United States of America v. Reading et al

Filing 97

ORDER dismissing plaintiff's third claim with prejudice. IT IS FURTHER ORDERED denying 92 defendants' Motion for Leave to File surreply; denying 50 defendants' Motion to Dismiss and granting 52 plaintiff's Motion for Summary Judgment. Plaintiff is directed to submit a proposed judgment to the court within ten days of the filing of this order. See PDF document for details. Signed by Judge Frederick J Martone on 9/18/12.(LSP)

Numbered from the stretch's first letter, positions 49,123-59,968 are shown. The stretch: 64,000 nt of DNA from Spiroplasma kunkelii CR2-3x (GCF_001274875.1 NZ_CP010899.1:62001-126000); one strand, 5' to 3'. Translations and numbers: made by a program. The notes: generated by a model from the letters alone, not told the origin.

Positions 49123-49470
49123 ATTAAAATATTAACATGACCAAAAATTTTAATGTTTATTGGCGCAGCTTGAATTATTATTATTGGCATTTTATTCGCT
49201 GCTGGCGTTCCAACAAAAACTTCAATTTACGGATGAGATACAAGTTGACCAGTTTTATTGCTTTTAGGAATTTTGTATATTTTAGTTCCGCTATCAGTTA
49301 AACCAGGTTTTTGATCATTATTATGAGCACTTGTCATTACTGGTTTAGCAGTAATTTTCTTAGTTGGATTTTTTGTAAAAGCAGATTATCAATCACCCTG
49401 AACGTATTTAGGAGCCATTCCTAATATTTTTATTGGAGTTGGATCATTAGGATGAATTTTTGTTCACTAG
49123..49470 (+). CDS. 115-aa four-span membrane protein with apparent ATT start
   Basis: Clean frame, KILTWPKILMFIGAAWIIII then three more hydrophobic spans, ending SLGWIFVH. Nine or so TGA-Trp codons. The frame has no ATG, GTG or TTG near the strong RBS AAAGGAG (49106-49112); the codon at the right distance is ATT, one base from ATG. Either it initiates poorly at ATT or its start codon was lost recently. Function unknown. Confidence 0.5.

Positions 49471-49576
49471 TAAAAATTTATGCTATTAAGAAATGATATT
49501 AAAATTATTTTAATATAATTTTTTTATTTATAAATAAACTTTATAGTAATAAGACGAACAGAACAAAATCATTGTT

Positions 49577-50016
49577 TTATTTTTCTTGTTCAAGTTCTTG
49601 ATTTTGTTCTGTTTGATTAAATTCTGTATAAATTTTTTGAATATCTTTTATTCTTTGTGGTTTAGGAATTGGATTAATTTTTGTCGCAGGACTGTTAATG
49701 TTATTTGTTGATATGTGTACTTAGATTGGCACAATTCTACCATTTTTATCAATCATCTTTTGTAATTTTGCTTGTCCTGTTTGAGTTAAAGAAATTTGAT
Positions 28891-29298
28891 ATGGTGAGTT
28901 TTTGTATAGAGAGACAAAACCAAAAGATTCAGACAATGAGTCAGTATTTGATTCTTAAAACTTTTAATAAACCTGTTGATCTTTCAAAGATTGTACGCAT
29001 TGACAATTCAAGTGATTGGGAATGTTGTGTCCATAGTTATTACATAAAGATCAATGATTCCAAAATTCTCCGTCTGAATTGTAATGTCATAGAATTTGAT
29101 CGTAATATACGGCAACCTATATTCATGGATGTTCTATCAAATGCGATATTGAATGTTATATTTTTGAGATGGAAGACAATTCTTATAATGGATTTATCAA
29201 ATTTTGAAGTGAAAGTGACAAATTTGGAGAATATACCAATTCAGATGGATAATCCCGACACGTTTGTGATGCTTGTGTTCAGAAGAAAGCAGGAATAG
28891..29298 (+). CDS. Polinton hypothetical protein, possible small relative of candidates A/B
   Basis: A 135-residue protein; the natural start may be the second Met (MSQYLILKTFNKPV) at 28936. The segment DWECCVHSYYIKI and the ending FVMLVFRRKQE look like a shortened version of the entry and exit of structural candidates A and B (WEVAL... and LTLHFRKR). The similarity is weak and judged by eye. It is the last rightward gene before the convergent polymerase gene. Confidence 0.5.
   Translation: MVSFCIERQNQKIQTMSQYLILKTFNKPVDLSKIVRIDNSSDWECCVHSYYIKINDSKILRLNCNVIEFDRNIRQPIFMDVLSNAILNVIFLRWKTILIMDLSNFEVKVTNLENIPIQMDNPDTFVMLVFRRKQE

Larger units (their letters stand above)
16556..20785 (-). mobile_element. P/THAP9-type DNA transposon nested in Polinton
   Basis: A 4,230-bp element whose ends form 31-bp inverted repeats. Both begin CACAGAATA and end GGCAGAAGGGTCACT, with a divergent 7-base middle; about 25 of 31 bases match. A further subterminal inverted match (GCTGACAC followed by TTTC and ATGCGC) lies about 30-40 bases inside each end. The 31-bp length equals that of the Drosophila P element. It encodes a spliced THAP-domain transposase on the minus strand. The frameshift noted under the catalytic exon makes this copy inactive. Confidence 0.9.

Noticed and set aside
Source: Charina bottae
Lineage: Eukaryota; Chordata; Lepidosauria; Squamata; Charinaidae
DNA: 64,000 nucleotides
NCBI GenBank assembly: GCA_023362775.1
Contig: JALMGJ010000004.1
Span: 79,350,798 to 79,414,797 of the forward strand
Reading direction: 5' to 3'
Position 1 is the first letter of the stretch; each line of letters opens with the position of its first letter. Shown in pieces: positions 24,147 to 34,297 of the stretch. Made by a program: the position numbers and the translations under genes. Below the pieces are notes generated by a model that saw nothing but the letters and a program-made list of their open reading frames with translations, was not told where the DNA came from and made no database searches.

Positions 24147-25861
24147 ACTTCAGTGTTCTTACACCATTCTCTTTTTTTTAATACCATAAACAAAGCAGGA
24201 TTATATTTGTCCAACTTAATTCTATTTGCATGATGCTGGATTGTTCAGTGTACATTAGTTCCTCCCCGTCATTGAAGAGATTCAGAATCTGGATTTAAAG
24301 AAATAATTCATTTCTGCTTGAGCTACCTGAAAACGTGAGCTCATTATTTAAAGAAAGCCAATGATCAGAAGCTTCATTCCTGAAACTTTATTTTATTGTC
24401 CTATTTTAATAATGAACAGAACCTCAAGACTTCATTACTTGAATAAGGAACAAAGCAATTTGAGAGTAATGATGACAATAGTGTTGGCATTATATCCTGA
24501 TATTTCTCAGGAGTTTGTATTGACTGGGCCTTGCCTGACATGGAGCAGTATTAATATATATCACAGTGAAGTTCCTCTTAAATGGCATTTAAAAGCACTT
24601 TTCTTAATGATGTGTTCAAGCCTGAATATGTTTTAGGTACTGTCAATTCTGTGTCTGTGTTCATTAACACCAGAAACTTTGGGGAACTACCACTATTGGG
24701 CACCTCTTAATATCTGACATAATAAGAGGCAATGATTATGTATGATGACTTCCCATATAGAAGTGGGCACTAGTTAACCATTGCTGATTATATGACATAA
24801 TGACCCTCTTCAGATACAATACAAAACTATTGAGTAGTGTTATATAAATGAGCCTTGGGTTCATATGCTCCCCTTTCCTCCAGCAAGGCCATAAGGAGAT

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1 WO 2 3 4 5 6 IN THE UNITED STATES DISTRICT COURT 7 FOR THE DISTRICT OF ARIZONA 8 United States of America, 9 Plaintiff, 10 vs. 11 12 13 James Leslie Reading, et al., Defendants. 14 ) ) ) ) ) ) ) ) ) ) ) ) No. CV 11-00698-PHX-FJM ORDER 15 We have before us James Leslie Reading, Clare L. Reading, and Fox Group Trust's 16 motion to dismiss complainant's seventh claim (doc. 50), defendants' memorandum in 17 support (doc. 51), plaintiff's opposition (doc. 67), and defendants' reply (doc. 68). We also 18 have before us plaintiff's motion for summary judgment (doc. 52), memorandum in support 19 (doc. 52 ex. 1), and statement of material facts in support (doc. 52 ex. 2), James and Clare 20 Reading's response (doc. 82), the Readings' memorandum in support of defendants' response 21 (doc. 82 at 6), the Readings' response to plaintiff's statememt (sic) of facts (doc. 82 at 21), 22 the Readings' separate statement of facts (doc. 82 at 67), the Readings' notice to amend 23 defendants' separate statement of facts (doc. 96), plaintiff's reply (doc. 90), the Readings' 24 motion for leave of court to file surreply (doc. 92), plaintiff's response (doc. 93), and the 25 Readings' reply (doc. 95). Plaintiff seeks summary judgment on all claims except count 26 three, which it voluntarily dismisses. 27 28 1 I 2 Plaintiff brings this action against James and Clare Reading, a married couple, to 3 reduce tax assessments to judgment and foreclose statutory liens arising from assessments 4 upon real property. The last time Mr. Reading voluntarily made a payment to the IRS was 5 in 1989. He worked for three companies affiliated with Pilot Catastrophe Insurance ("Pilot") 6 in 1993 and received $77,359.24 in compensation that year. On their 1993 joint federal 7 income tax return, the Readings declared under oath that they had zero wages and salary and 8 zero taxable income. In 1994, Mr. Reading received over $156,000 in compensation from 9 Pilot companies, but reported zero wages and salary and zero taxable income on the 10 Readings' 1994 joint tax return. Mr. Reading received over $117,000 in compensation from 11 Pilot in 1995, but again reported zero wages and salary and zero taxable income on the 12 Readings' 1995 joint return. The Readings filed their 1993, 1994, and 1995 returns on or 13 after December 24, 2008. For all three years, Mr. Reading also submitted corrected 1099- 14 MISC forms swearing that Pilot erroneously identified payments to him as gains, profit or 15 income made in the course of a trade or business. Plaintiff contends that the IRS mailed a 16 Notice of Deficiency to the Readings in 2000 for the tax years 1993, 1994, and 1995, but 17 they declare they never received the notice. 18 In 2008, Mr. Reading made $23,858 by working for Colonial Claims Corporation. 19 The Readings declared under oath on their 2008 tax return that they had zero wages and 20 salary and zero taxable income, and a concurrently filed 1099-MISC form stated that Mr. 21 Reading received zero compensation from Colonial Claims Corporation. The IRS mailed a 22 Notice of Deficiency to Mr. Reading on February 16, 2010 for his 2008 income tax year. 23 In 1979, James and Clare Reading purchased a house in Mesa, Arizona as joint tenants 24 with right of survivorship. The purchase price was approximately $68,000. On or about 25 June 10, 2005, they transferred the house to Fox Group Trust by quit claim deed. The house 26 was worth approximately $110,000 at the time. Fox Group Trust gave no consideration for 27 this transfer other than allowing the Readings to continue living on the property as they did 28 before the transfer. The Readings have not paid rent and they continue to be personally -2- 1 obligated on the note which is secured by a mortgage on the house. The Readings pay all 2 utilities, county real estate taxes, and mortgage payments. 3 administrative trustees for Fox Group Trust. 4 The Readings act as II 5 When considering a motion to dismiss pursuant to Rule 12(b)(6), Fed. R. Civ. P., "a 6 court must construe the complaint in the light most favorable to the plaintiff and must accept 7 all well-pleaded factual allegations as true." Shwarz v. United States, 234 F.3d 428, 435 (9th 8 Cir. 2000). On the other hand, a court is "not bound to accept as true a legal conclusion 9 couched as a factual allegation." Bell Atl. Corp. v. Twombly, 550 U.S. 544, 555, 127 S. Ct. 10 1955, 1965 (2007) (quoting Papasan v. Allain, 478 U.S. 265, 286, 106 S. Ct. 2932, 2944 11 (1986)). 12 Plaintiff's seventh claim asserts that the Readings' transfer of their house to Fox Group 13 Trust was a fraudulent conveyance under the Arizona Uniform Fraudulent Transfer Act 14 ("AUFTA"). Section 44-1009 provides that a claim for fraudulent conveyance under A.R.S. 15 § 44-1004(A)(1) "is extinguished unless an action is brought . . . within four years after the 16 transfer was made or the obligation was incurred or, if later, within one year after the 17 fraudulent nature of the transfer or obligation was or through the exercise of reasonable 18 diligence could have been discovered by the claimant." The Readings contend that § 44- 19 1009 is a statute of repose which bars this claim, while plaintiff argues it is a statute of 20 limitations and thus does not bind the federal government. See United States v. Summerlin, 21 310 U.S. 414, 416, 60 S. Ct. 1019, 1020 (1940) ("the United States is not bound by state 22 statutes of limitation"). Plaintiff filed its complaint April 8, 2011. Plaintiff does not rely on 23 the one-year limitation period. Therefore, since the transfer occurred June 10, 2005, this 24 claim is barred if the four-year limit applies to the United States. If § 1009 does not apply, 25 then the United States has ten years from the date of the assessment to file an action. 26 26 U.S.C. § 6502(a). 27 In Bresson v. Commissioner of Internal Revenue, 213 F.3d 1173 (9th Cir. 2000), the 28 United States Court of Appeals for the Ninth Circuit determined that the California Uniform -3- 1 Fraudulent Transfer Act's nearly identical extinguishment provision was a statute of 2 limitations which did not bar the government's claim. Id. at 1178. As in this case, the 3 government acted in its sovereign capacity by attempting to collect taxes and its underlying 4 right to collect money derived from the Internal Revenue Code. Id.; cf. United States v. Cal., 5 507 U.S. 746, 113 S. Ct. 1784 (1993) (government became entitled to claim by indemifying 6 a private contractor's state-law debt and could assert claim only through subrogation, an 7 equitable action created by courts; therefore, Summerlin was "clearly distinguishable"). 8 "[S]tates 'transgress the limits of state power' when they attempt to set limitations periods on 9 claims acquired by the United States in its governmental capacity." Id. at 1179. Thus, like 10 California's statute, Arizona's "'extinguishment' provision cannot evade the rule of 11 Summerlin." Bresson, 213 F.3d at 1178. Therefore defendants' motion to dismiss is denied. 12 III 13 Summary judgment is appropriate if there is no genuine dispute as to any material fact 14 and the movant is entitled to judgment as a matter of law. Rule 56(a), Fed. R. Civ. P. When 15 considering a motion for summary judgment, the court takes undisputed facts as true and 16 evaluates disputed facts in the light most favorable to the non-moving party. Anthoine v. N. 17 Cent. Cntys. Consortium, 605 F.3d 740, 745 (9th Cir. 2010). 18 The United States' first two claims are to reduce tax and related assessments made 19 against the Readings to judgment. Assessments against Mr. Reading for his 1993, 1994, 20 1995, and 2008 tax years totaled $556,871.63 as of May 1, 2012. Assessments against Mrs. 21 Reading for 1994 and 1995 totaled $116,632.96 as of May 1, 2012. These amounts include 22 taxes, late filing penalties, failure to pay tax penalties, estimated tax penalties, and interest. 23 Defendants dispute plaintiff's calculation of income for 1994 and 1995. The IRS 24 taxed Mr. Reading on 100% of his compensation for those years and taxed Mrs. Reading on 25 50% of her husband's compensation. In its reply brief, plaintiff agrees to reduce the amount 26 of compensation received by Mr. Reading by 50% for his 1994 and 1995 tax years and 27 recalculate interest and balances owed for those years. 28 Defendants also dispute the IRS's calculation of capital gains for 1993 and 1994. The -4- 1 IRS issued the Notice of Deficiency and adjusted the amount of taxes owed in 2011 after the 2 Readings provided the IRS with more information. Rather than a gain of $85,889 in 1993, 3 the IRS calculated a loss of $214.59 for that year. The IRS reduced capital gains for 1994 4 from $11,948 per person for Mr. and Mrs. Reading to $4,140.53 per person. The IRS also 5 reduced a gain of $15,537 to a loss of $77.94 for the 1994 tax year. These capital gains 6 adjustments resulted in tax decreases and downward penalty adjustments for the years 1993 7 and 1994. Defendants' arguments on this issue ignore the IRS's adjusted calculations and the 8 government's use of the lower revised numbers in this action. 9 Defendants' remaining arguments against the assessments and penalties are without 10 merit. The Readings apparently believe that compensation received from an employer is not 11 taxable because money was received in exchange for labor and time. "The assertion that 12 proceeds received for personal services cannot be given a 'zero-basis for the purpose of the 13 assessment of taxation,' is frivolous." Carter v. Comm'r of Internal Revenue, 784 F.2d 1006, 14 1009 (9th Cir. 1986); see also 26 U.S.C. § 61 ("gross income means all income from 15 whatever source derived, including . . . [c]ompensation for services"). 16 The Readings contend that they are not liable for taxes because plaintiff has not 17 identified a statute which makes them liable to pay a tax. This is frivolous. The Internal 18 Revenue Code imposes a tax on the taxable income of individuals. 26 U.S.C. § 1(a)-(d). 19 Every person whose gross income exceeds the exemption amount must file an income tax 20 return. 26 U.S.C. § 6012(a). When a tax return is required, the taxpayer must pay the tax 21 without assessment or notice and demand from the IRS. 26 U.S.C. § 6151(a). Many statutes 22 make defendants liable to pay taxes on their income. 23 Defendants assert that there is no evidence the Secretary of the Treasury properly 24 delegated authority to IRS employees. "Relevant statutes and regulations demonstrate, 25 however, that the Secretary does have the power to collect taxes, and that such power can be 26 delegated to local IRS agents." Hughes v. United States, 953 F.2d 531, 536 (9th Cir. 1992). 27 The Secretary is authorized to send a Notice of Deficiency to a taxpayer pursuant to 26 28 U.S.C. § 6212(a). For purposes of this statute, "Secretary" also includes his delegate, which -5- 1 is defined as "any officer, employee, or agency of the Treasury Department." 26 U.S.C. § 2 7701(a)(11)-(12). Regulations also specifically task district directors with collecting taxes 3 and mailing Notices of Deficiency, see 26 C.F.R. §§ 301.6301-1, 301.6212-1, and allow them 4 to redelegate these functions. 26 C.F.R. § 301.7701-9. Delegation down the chain of 5 command is valid. There is no statutory requirement that the Secretary of the Treasury or his 6 delegate sign a Notice of Deficiency for it to be valid. See Urban v. Comm'r of Internal 7 Revenue, 964 F.2d 888, 889 (9th Cir. 1992). Defendants raise a related argument that the 8 Secretary or his delegate violated the Internal Revenue Manual. This argument lacks merit 9 because compliance with the Manual is not mandatory. Id. at 890. 10 Defendants contend that they never received Notices of Deficiency or Notices and 11 Demand pursuant to 26 U.S.C. § 6303. But evidence submitted by defendants shows that, 12 at the very least, Mrs. Reading received a notice regarding her 1994 and 1995 tax years. 13 (Doc. 83, ex. MM). Mr. Reading also admits that he received a notice for his 2008 tax year. 14 The only notices left at issue are for Mr. Reading's 1993, 1994, and 1995 tax years. Even 15 if he did not receive a notice for these years, actual receipt of the notice is not required. 16 Evidence that the government mailed the notices to the taxpayer's "last known address" is 17 sufficient. 26 U.S.C. § 6212(b)(1); Cohen v. United States, 297 F.2d 760, 771-73 (9th Cir.), 18 cert. denied, 369 U.S. 865, 82 S. Ct. 1029 (1962). The government submits evidence 19 showing that the notices were sent to defendants' home, and defendants fail to submit 20 evidence in rebuttal. They cannot maintain their argument that summary judgment should 21 be denied because notices were not issued. 22 In addition, they argue that the notices of deficiency were invalid because plaintiff did 23 not create returns on their behalf. "Deficiency procedures set out in the Internal Revenue 24 Code, 26 U.S.C. §§ 6211-6213, do not require the Commissioner to prepare a return on a 25 taxpayer's behalf before determining and issuing a notice of deficiency." Roat v. Comm'r of 26 Internal Revenue, 847 F.2d 1379, 1381 (9th Cir. 1988). 27 Defendants have failed to raise a genuine dispute of material fact. Their arguments 28 against the assessments are meritless. The United States is entitled to summary judgment on -6- 1 its first and second claims. 2 IV 3 Plaintiff's next two claims are to reduce penalty assessments made against the 4 Readings to judgment. The IRS made frivolous return penalty assessments against Mr. and 5 Mrs. Reading which now total $16,739.18 for Mr. Reading and $16,793.78 for Mrs. Reading. 6 Pursuant to 26 U.S.C. § 6702, a person who submits a frivolous return must pay a penalty. 7 The government has the burden of proof on whether a taxpayer is liable for a penalty. 26 8 U.S.C. § 7603(a). 9 Defendants dispute that penalties can be assessed for frivolous tax returns. "[A] return 10 which shows no tax liability and no recognizable basis for reaching such a conclusion" is a 11 return which "does not contain information on which the substantial correctness of the self- 12 assessment may be judged within the meaning of section 6702." Fuller v. United States, 786 13 F.2d 1437, 1439 (9th Cir. 1986). The Readings' assessment of their taxes was substantially 14 incorrect and their position on wages being exempt from income is without merit. As a 15 result, the frivolous return penalties assessed under § 6702 are fully justified. The United 16 States is entitled to summary judgment on its fourth and fifth claims seeking frivolous return 17 penalty assessments. V 18 19 Plaintiff's final three claims relate to the transfer of real property from the Readings 20 to Fox Group Trust. The United States asks that we set aside the transfer as a fraudulent 21 conveyance or, in the alternative, find that Fox Group Trust holds title to the property as a 22 nominee or alter ego of James and Clare Reading. Plaintiff also seeks to foreclose federal 23 tax liens against the property. Defendants James and Clare Reading fail to address these 24 causes of action in their response to the motion for summary judgment, and defendant Fox 25 Group Trust did not file a response. 26 Pursuant to 26 U.S.C. § 6321, if a person liable to pay taxes neglects or refuses to pay 27 after demand, the amount "shall be a lien in favor of the United States upon all property and 28 rights to property, whether real or personal, belonging to such person." This lien "shall arise -7- 1 at the time the assessment is made and shall continue until the liability for the amount so 2 assessed (or a judgment against the taxpayer arising out of such liability) is satisfied or 3 becomes unenforceable by reason of lapse of time." 26 U.S.C. § 6322. The IRS has made 4 assessments and the Readings have failed to pay. Therefore, statutory tax liens have arisen 5 and are currently in effect because the Readings have outstanding liabilities. 6 The court looks "to state law to determines what rights the taxpayer has in the 7 property the Government seeks to reach." Drye v. United States, 528 U.S. 49, 58, 120 S. Ct. 8 474, 481 (1999). Federal law then determines whether these rights qualify as "property" or 9 "rights to property" to which a federal lien may attach. Id. 10 The United States first claims that the transfer of the house was a fraudulent 11 conveyance made with "actual intent to hinder, delay or defraud any creditor of the debtor." 12 A.R.S. § 44-1004(A)(1). Section 44-1004(B) lists eleven "badges of fraud" which tend to 13 show the existence of fraudulent intent. Torosian v. Paulos, 82 Ariz. 304, 312, 313 P.2d 382, 14 388 (1957). The most relevant here are that the debtors retained possession and control over 15 the property after the transfer and that the value of the consideration received was not 16 equivalent to the value of the asset transferred. In addition, the transfer was to a trust of 17 which the transferors are the administrative trustees. There is also evidence that the debtors 18 knew of their liabilities to the IRS and the potential that they would be sued to collect the 19 debt at the time of the transfer. 20 Actual intent to defraud plaintiff can be reasonably inferred from defendants' actions. 21 "[S]trong, clear evidence will be required to repel the conclusion of fraudulent intent" when 22 several badges of fraud are found in a single transaction. Id. Far from strong evidence, there 23 is no evidence at all to rebut the inference of fraud. Plaintiff has shown a fraudulent conv 24 eyance by clear and convincing evidence and thus the transfer should be set aside. 25 Alternatively, the IRS can properly regard Fox Group Trust's assets as the Readings' 26 property, subject to a lien in favor of the United States, if Fox Group Trust is a nominee of 27 James and Clare Reading. G.M. Leasing Corp. v. United States, 429 U.S. 338, 350-51, 97 28 S. Ct. 619, 627 (1977). State law governs the determination of whether an alter ego or -8- 1 nominee exists from whom the government may satisfy a taxpayer's obligations. Wolfe v. 2 United States, 806 F.2d 1410, 1411 n.3 (9th Cir.1986). The parties did not cite, and the court 3 did not find, any Arizona case which discusses factors relevant to determining whether a trust 4 is a nominee of an individual. See United States v. Richardson, No. CV-04-0739-PCT-DGC, 5 2006 WL 3388347, at *6 n.3 (D. Ariz. Nov. 21, 2006) (finding no reported Arizona case 6 addressing nominee status). Factors which suggest nominee status include inadequate 7 consideration paid by the nominee, property placed in the nominee's name in anticipation of 8 a lawsuit while the transferor continues to exercise control over the property, a close 9 relationship between transferor and nominee, failure to record the conveyance, retention of 10 possession by the transferor, and continued enjoyment by the transferor of benefits of the 11 transferred property. Id. at *6; Towe Antique Ford Found. v. IRS, 791 F. Supp. 1450, 1454 12 (D. Mont. 1992). These factors support Fox Group Trust's status as a nominee. It gave no 13 consideration for the property; the Readings exercise complete control over the house; the 14 Readings are administrative trustees of Fox Group Trust; the Readings retained possession 15 of the house after the transfer; and they continue to enjoy the benefits of the property. The 16 uncontested evidence shows that Fox Group Trust is a nominee of James and Clare Reading. 17 Under either the theory of fraudulent conveyance or nominee status, the house at issue 18 is property of the Readings which may be reached by plaintiff. Where a party refuses or 19 neglects to pay a tax, the government may file a civil action to enforce a lien with respect to 20 such tax or to subject any property to the payment of such tax. 26 U.S.C. § 7403(a). "If the 21 government proceeds under 26 U.S.C. § 7403 to enforce a lien, once a court declares a 22 transfer fraudulent and void, the asset reverts back to the ownership of the debtor-transferor 23 and federal law governs the foreclosure of the lien and the selling of the asset." United States 24 v. Verduchi, 434 F.3d 17, 20 (1st Cir. 2006). In cases where a claim of the United States is 25 established, the court "may decree a sale of such property, by the proper officer of the court, 26 and a distribution of the proceeds of such sale according to the findings of the court in 27 respect to the interests of the parties and of the United States." 26 U.S.C. § 7403(c). 28 The transfer to Fox Group Trust is void and the United States has established its -9- 1 interest in the Readings' residence. Plaintiff may sell the house to satisfy its liens against 2 James and Clare Reading. Plaintiff has entered into stipulations with other defendants 3 regarding the priority of their liens (docs. 35, 36). The proceeds of the sale will be 4 distributed according to these stipulations. 5 VI 6 James and Clare Reading request leave to file a sur-reply to plaintiff's reply in support 7 of its motion for summary judgment (doc. 92). LRCiv 7.2 does not authorize a response to 8 a reply. A sur-reply is also unnecessary here because plaintiff did not introduce new material 9 in its reply. Nevertheless, the court has read defendants' lodged sur-reply and finds that the 10 arguments contained therein are repetitious of defendants' response and would not change 11 the court's ruling. 12 VII 13 IT IS ORDERED DISMISSING plaintiff's third claim with prejudice. 14 IT IS ORDERED DENYING defendants' motion for leave of court to file surreply 15 (doc. 92). 16 IT IS ORDERED DENYING defendants' motion to dismiss (doc. 50). 17 IT IS ORDERED GRANTING plaintiff's motion for summary judgment (doc. 52). 18 Plaintiff is directed to submit a proposed judgment to the court within ten days of the filing 19 of this order, including updated calculations for Mr. Reading's liabilities for his 1994 and 20 1995 tax years. The proposed judgment shall include a proposed order of foreclosure and 21 sale regarding the residence. 22 DATED this 18th day of September, 2012. 23 24 25 26 27 28 - 10 -